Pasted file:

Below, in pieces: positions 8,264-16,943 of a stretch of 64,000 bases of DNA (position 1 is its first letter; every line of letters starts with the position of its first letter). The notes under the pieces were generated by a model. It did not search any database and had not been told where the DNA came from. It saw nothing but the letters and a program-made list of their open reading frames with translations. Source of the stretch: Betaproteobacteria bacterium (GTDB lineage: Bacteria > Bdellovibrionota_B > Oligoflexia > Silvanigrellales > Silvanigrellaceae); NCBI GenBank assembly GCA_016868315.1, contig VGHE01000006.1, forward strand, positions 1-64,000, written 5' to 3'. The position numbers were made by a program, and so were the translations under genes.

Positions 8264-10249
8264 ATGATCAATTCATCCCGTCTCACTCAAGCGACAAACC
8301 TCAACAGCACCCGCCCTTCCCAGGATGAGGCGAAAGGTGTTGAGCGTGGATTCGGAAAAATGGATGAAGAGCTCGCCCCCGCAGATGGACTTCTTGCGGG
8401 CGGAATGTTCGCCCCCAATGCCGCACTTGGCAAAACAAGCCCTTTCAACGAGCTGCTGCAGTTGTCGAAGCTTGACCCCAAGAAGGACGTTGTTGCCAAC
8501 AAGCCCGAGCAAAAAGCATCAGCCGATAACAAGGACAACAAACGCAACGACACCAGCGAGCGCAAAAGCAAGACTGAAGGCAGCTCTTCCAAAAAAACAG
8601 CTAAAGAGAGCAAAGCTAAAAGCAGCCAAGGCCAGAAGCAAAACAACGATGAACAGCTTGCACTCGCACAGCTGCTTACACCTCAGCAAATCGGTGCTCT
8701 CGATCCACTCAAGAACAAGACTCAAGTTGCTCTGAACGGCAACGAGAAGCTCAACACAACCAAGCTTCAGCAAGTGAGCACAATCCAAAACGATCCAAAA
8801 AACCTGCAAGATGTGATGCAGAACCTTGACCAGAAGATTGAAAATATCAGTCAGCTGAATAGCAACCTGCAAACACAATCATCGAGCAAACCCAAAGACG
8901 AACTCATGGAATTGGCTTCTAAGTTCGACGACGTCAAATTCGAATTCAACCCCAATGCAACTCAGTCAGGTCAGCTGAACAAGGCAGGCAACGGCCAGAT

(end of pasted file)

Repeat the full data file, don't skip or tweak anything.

Below, in pieces: positions 8,264-16,943 of a stretch of 64,000 bases of DNA (position 1 is its first letter; every line of letters starts with the position of its first letter). The notes under the pieces were generated by a model. It did not search any database and had not been told where the DNA came from. It saw nothing but the letters and a program-made list of their open reading frames with translations. Source of the stretch: Betaproteobacteria bacterium (GTDB lineage: Bacteria > Bdellovibrionota_B > Oligoflexia > Silvanigrellales > Silvanigrellaceae); NCBI GenBank assembly GCA_016868315.1, contig VGHE01000006.1, forward strand, positions 1-64,000, written 5' to 3'. The position numbers were made by a program, and so were the translations under genes.

Positions 8264-10249
8264 ATGATCAATTCATCCCGTCTCACTCAAGCGACAAACC
8301 TCAACAGCACCCGCCCTTCCCAGGATGAGGCGAAAGGTGTTGAGCGTGGATTCGGAAAAATGGATGAAGAGCTCGCCCCCGCAGATGGACTTCTTGCGGG
8401 CGGAATGTTCGCCCCCAATGCCGCACTTGGCAAAACAAGCCCTTTCAACGAGCTGCTGCAGTTGTCGAAGCTTGACCCCAAGAAGGACGTTGTTGCCAAC
8501 AAGCCCGAGCAAAAAGCATCAGCCGATAACAAGGACAACAAACGCAACGACACCAGCGAGCGCAAAAGCAAGACTGAAGGCAGCTCTTCCAAAAAAACAG
8601 CTAAAGAGAGCAAAGCTAAAAGCAGCCAAGGCCAGAAGCAAAACAACGATGAACAGCTTGCACTCGCACAGCTGCTTACACCTCAGCAAATCGGTGCTCT
8701 CGATCCACTCAAGAACAAGACTCAAGTTGCTCTGAACGGCAACGAGAAGCTCAACACAACCAAGCTTCAGCAAGTGAGCACAATCCAAAACGATCCAAAA
8801 AACCTGCAAGATGTGATGCAGAACCTTGACCAGAAGATTGAAAATATCAGTCAGCTGAATAGCAACCTGCAAACACAATCATCGAGCAAACCCAAAGACG
8901 AACTCATGGAATTGGCTTCTAAGTTCGACGACGTCAAATTCGAATTCAACCCCAATGCAACTCAGTCAGGTCAGCTGAACAAGGCAGGCAACGGCCAGAT